Chapter 5. Travel (Part 1)

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"We live on a placid island of ignorance in the midst of black seas of infinity, and it was not meant that we should voyage far." —H. P. Lovecraft

The woods were loud at night, almost deafening. Hundreds of unaffiliated creatures hummed, croaked, whistled, and screamed their disparate melodies. The overall effect was something like a collection of wind chimes at the foot of a waterfall.

A hungry, lavender-gray cat lurked in the shadows, its keen eyes scanning for anything that moved. The animal was usually more discerning, but it had gone too long without eating. Its vessel was wearing out. Finally, a rat scurried through the grass ahead. It would have to do.

The cat prepared itself, lowering its head slightly, hunching its back and shifting from side to side in anticipation, never taking its eyes off its prey. When the moment was right, it lunged forward all at once. Two hops and it had the rat pinned, both forepaws pressing it to the ground. The pitiful thing squirmed, trying to come to grips with its fate, and then...

The rat changed. It was no longer the same hapless scavenger that it had been moments ago. It was Ada, the perpetual traveler. She'd managed to leave her hungry cat at least a month or so of good health before its inevitable unwinding. As soon as the shock wore off, the abused animal would go find some food. And by that time, of course, Ada would be long gone, on the hunt for yet another vessel.

It never stopped. One after another, she switched vessels as rapidly as she could manage. Truth be told, she couldn't even remember why anymore. The reason belonged to an Ada that no longer existed. That Ada had long since stretched to the point of disintegration, dissolving into an ever-widening pool of metanoiac atavisticism.

Her sense of self had extended to each and every animal she occupied until her mind began generalizing to reduce the clutter. Instead of this cat and that cat and fifty others, she was cats—all cats and every cat. Then she was birds. Then rabbits, then primates, then rodents, and finally animals. She was even beginning to feel that she extended beyond the Dome of Ozghard, out into the Void...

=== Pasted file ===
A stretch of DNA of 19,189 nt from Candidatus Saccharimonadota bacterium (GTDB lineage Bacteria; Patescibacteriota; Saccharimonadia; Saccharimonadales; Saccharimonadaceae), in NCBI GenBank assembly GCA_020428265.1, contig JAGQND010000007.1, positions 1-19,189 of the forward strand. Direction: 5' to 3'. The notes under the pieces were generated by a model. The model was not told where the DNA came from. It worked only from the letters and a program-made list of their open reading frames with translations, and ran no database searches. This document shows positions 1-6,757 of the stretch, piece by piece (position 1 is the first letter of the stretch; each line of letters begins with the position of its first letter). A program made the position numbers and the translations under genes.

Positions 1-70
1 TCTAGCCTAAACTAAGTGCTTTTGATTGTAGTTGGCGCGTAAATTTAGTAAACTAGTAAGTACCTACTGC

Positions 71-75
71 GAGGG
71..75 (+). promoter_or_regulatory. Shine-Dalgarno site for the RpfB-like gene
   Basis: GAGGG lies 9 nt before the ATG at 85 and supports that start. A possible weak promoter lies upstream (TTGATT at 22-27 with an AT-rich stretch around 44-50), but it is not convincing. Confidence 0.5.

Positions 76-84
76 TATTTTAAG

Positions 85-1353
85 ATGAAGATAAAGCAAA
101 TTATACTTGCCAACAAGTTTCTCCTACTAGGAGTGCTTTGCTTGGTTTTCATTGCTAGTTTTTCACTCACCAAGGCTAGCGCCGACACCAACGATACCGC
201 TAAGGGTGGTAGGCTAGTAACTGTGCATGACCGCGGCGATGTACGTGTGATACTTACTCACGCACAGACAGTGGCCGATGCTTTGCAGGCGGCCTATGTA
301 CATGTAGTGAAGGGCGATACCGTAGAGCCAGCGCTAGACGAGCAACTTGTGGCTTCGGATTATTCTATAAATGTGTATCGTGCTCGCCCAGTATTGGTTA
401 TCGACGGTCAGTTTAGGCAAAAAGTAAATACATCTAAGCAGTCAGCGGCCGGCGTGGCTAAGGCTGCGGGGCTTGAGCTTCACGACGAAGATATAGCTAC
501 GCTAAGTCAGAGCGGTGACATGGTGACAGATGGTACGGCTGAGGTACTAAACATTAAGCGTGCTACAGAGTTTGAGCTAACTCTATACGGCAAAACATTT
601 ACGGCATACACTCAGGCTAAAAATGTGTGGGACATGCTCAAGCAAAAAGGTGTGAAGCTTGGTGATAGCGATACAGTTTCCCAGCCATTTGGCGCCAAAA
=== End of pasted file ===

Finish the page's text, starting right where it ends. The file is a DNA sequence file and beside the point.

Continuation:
She was still Adelaide; that much was certain. And Adelaide was beyond the Dome, so maybe there was truth to Ada's fancy. She was also Isala, and through Isala, she was the boy Peyr. And Peyr, she now realized, was actually Pierre Batiste, the Wizard, the man she'd once called "Da."

Ada pictured this grown version of Peyr now. There he stood on the tentacled side of an enormous crimson voidray, beside the sleeping form of her sister Adelaide. Ada could see them, feel them, even think right along with them. Pierre seemed to be in a trance, and he'd begun to lose strength. His knees buckled, and he fell to the slimy surface of the leviathan. As his body landed, his mind escaped into the Dream.

Now he was his childhood self again, making his way through the southwestern Highlands of Ozghard in search of the Mountain King's stronghold. And of course, Ada was right there with him. The idea of meeting her Yili father in this way—using her old Da as a vessel... It was too fascinating a proposition to pass up.

Peyr's journey southward through the piney woods was by no means quick or effortless, as you might imagine dream travel to be. This collective Dream was not mere fancy or memory, but reality. At least, it was as real as anything in Ada's waking life, which she was beginning to suspect didn't mean all that much.

Each crunchy step through the melting snow let a little more moisture into Peyr's thin boots. His toes were painfully cold, but what's worse, the pain was beginning to recede into numbness. Ada recognized the danger of frostbite, but her vessel still thought himself invincible. Exerting a subtle pressure on his ventral striatum, Ada pushed Peyr along through the snow as quickly as he could go. She didn't want to find out what would happen if they died in the Dream.

As soon as Ada spotted a suitable cave, Peyr cleared the snow away from its entrance and set up camp for the night. The boy had a rudimentary grasp of Yili magic, but he was sorely lacking in practical experience. Were it not for Ada's guidance and manipulation, he'd never have survived the journey.